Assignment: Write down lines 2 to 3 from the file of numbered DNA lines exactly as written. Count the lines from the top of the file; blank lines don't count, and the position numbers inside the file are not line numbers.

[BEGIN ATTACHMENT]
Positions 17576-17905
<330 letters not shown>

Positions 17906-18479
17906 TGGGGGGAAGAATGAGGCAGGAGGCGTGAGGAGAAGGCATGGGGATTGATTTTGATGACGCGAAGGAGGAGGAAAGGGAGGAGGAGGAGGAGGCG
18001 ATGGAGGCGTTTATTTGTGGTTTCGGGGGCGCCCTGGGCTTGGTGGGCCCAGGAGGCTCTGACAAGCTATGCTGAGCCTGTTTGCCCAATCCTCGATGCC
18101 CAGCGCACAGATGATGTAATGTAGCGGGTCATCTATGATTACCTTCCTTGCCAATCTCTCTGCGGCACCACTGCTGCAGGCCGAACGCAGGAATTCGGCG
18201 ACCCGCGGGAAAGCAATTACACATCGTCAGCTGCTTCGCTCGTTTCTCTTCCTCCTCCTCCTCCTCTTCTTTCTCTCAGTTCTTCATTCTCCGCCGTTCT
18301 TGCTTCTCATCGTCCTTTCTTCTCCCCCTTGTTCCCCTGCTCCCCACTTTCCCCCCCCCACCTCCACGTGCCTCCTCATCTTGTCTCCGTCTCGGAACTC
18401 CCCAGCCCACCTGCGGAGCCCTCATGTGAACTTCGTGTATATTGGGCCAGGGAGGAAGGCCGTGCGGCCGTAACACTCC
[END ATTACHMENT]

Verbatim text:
<330 letters not shown>

Positions 17906-18479